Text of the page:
Dumbledore uses a verbal incantation "Portus" in OoP right in front of Fudge, to send Harry back to Hogwarts from the Ministry of Magic. (Fudge says something like "See here, Dumbledore. You don't have authorization for that Portkey.") However, that doesn't necessarily invalidate the rest of your theory.




Phelim Mcintyre - Oct 7, 2006 12:50 am (#15 of 57)

No Mediwitch. Yes I forgot the incantation "Portus" but Dumbledore must of somehow given the portkey the destination. So is the Portus spell used to give the Apparition aspect of travel to the portkey.

Also, in OoP why didn't they use side-along Apparition with Harry when the advanced guard took him to HQ?




sstabeler - Oct 8, 2006 12:47 pm (#16 of 57)
Edited by S.E. Jones Oct 8, 2006 2:03 pm

His trunk and Hedwig? i don't think you can take much with you when you Apparate. or maybe JKR just didn't want to reveal side-along Apparition just then.

-sstabeler, please try to use proper capitalization (i.e. capitalize names of people or places, at the beginning of a sentence, etc.) as we have members who do not speak English as a primary language and we want everyone to be able to read and understand everything that is written. Thank you.- SE Jones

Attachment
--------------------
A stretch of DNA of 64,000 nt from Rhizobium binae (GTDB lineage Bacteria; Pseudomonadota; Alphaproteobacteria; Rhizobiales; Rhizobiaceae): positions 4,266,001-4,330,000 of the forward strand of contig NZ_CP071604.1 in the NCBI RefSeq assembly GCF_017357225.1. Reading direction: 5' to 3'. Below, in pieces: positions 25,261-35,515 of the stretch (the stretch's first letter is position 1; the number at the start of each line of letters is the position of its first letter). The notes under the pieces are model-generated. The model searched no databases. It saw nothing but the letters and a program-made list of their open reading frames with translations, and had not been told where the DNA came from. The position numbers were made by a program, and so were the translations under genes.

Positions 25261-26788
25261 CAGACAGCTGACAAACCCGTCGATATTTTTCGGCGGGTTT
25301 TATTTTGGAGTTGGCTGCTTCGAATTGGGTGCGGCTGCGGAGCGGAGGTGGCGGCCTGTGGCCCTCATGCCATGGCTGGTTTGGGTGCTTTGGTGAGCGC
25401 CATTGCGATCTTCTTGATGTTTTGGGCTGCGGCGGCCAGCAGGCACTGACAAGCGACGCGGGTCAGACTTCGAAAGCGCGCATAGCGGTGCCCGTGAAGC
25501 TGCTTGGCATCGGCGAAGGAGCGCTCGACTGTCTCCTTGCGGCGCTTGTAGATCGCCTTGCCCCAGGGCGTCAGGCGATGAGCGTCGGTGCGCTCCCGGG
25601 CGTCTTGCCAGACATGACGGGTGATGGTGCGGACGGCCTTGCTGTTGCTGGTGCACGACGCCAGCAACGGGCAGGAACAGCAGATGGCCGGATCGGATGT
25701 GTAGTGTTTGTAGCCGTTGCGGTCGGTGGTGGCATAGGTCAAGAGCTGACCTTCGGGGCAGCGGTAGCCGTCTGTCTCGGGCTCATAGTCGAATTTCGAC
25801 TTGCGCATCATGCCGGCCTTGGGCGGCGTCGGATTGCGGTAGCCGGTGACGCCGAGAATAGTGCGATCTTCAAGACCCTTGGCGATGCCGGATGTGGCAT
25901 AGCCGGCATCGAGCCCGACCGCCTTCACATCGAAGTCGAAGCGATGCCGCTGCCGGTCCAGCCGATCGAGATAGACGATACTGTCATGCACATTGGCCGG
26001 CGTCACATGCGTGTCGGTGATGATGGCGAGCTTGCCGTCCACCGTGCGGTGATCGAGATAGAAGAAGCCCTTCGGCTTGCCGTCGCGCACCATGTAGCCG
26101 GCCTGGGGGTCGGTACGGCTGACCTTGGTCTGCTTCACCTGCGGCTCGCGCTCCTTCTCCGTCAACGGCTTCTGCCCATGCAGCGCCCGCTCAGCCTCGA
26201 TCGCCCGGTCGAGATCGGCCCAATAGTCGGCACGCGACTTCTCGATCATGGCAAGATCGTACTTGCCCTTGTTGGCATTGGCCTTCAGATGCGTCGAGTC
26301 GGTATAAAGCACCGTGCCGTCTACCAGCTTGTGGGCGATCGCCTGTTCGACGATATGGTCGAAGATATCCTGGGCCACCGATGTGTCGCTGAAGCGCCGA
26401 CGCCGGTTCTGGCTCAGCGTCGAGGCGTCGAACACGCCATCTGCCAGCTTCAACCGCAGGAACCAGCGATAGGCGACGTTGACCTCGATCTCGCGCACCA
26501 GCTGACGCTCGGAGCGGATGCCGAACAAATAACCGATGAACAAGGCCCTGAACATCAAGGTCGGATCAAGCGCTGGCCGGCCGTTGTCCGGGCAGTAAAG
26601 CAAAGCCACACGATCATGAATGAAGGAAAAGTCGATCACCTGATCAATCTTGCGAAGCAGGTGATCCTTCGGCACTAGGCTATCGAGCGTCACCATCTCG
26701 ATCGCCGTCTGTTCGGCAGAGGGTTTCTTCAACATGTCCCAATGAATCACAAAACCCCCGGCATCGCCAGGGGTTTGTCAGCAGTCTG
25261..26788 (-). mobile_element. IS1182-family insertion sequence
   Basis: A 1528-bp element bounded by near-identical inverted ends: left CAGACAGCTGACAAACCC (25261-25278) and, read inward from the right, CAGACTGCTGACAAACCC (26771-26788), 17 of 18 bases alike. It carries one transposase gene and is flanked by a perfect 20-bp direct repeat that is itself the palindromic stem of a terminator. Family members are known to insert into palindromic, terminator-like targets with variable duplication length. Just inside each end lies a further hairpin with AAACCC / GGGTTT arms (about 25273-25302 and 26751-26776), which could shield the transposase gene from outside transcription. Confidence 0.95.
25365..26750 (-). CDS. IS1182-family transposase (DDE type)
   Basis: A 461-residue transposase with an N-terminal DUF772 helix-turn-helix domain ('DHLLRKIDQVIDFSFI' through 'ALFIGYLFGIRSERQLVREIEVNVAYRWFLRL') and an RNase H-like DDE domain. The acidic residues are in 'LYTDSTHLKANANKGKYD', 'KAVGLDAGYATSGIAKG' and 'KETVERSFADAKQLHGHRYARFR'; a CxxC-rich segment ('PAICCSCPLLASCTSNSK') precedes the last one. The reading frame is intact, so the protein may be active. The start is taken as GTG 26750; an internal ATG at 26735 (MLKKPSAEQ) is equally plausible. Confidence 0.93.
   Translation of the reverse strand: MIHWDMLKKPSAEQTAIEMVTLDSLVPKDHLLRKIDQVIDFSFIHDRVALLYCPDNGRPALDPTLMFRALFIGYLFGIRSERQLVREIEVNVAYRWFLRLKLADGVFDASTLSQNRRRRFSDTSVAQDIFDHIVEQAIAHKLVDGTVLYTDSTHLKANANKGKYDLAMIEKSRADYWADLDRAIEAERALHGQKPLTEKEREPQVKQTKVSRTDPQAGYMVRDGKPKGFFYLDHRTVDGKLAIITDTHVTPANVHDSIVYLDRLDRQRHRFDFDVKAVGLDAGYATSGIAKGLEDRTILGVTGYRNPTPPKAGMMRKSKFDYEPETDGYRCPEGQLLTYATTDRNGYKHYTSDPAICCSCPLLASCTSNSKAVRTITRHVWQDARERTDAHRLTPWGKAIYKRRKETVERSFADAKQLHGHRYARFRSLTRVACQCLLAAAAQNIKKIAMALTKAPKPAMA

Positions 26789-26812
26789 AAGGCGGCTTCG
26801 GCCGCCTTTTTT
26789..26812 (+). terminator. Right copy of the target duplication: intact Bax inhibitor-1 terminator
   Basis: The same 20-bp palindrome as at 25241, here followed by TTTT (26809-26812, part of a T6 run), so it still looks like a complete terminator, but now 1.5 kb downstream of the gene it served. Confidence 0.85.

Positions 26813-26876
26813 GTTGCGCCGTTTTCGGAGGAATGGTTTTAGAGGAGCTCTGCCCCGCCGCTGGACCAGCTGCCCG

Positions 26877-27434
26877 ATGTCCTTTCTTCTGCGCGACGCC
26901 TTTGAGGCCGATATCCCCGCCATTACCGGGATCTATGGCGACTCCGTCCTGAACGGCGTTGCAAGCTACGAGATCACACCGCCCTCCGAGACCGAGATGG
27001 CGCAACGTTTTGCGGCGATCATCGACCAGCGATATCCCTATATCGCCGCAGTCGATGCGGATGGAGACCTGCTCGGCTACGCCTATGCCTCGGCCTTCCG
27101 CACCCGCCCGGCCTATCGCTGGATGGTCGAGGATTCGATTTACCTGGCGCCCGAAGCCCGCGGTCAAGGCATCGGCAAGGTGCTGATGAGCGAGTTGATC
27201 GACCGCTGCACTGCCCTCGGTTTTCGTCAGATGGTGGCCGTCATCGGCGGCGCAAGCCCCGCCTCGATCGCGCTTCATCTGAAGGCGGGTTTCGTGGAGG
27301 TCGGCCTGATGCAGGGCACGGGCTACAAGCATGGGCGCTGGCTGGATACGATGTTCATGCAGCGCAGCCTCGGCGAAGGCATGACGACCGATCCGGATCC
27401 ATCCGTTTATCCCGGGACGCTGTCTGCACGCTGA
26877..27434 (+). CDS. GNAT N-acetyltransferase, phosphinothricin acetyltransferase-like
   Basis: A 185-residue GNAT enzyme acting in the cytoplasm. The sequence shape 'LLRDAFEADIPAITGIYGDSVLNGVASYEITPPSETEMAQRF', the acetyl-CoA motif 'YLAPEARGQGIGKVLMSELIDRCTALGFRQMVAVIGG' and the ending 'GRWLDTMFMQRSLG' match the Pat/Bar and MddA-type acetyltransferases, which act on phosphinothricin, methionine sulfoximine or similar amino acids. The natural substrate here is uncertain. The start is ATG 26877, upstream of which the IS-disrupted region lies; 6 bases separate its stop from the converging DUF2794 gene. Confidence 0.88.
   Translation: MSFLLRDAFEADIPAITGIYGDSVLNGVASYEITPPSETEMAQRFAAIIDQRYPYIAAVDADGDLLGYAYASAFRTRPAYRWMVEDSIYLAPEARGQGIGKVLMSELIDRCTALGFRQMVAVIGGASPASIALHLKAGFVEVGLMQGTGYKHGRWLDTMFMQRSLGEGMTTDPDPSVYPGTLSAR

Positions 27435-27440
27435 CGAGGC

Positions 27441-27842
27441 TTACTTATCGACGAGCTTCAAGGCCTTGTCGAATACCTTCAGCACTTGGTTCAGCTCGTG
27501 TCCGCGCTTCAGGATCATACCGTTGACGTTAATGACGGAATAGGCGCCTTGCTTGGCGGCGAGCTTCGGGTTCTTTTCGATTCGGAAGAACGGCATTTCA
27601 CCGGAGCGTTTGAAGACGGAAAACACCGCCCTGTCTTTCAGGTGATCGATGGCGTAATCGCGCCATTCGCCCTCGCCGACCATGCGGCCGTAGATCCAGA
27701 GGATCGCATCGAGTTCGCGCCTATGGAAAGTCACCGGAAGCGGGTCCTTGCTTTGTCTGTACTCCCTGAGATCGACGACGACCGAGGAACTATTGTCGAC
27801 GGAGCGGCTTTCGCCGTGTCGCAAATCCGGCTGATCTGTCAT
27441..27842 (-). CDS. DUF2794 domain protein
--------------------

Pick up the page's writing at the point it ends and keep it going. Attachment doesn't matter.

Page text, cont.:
Die Zimtzicke - Oct 8, 2006 3:53 pm (#17 of 57)

It's one of those things where we can't really say, because we don't know if they have their wands on them when they Apparate or not. I can't imagine any wizard going anywhere without a wand, though.




Meoshimo - Oct 8, 2006 8:11 pm (#18 of 57)

Wandless magic would imply that you need not hold or use a wand for a magical spell to work. Where does it say that having a wand nearby or on your person would make you more powerful?




Die Zimtzicke - Oct 9, 2006 7:33 am (#19 of 57)

The only comment I ever saw from Jo about wandless magic was in a copy of Movie Magic magazine I have. It's the February, 2003 issue. When asked, "Do you need a wand to do magic?" she said:

"You can do unfocused and uncontrolled magic without a wand, but to do really good spells, you need a wand"

I don't know where that's listed in the Quotes on this forum. I just have the magazine itself.




legolas returns - Oct 9, 2006 11:36 am (#20 of 57)

When you are doing the 3d you have to be really determined, know your destination and think about it. If you don’t do these things you get splinched. I would say that it is wandless, very focused magic. Most magic requires some concentration but not as much as Apparating.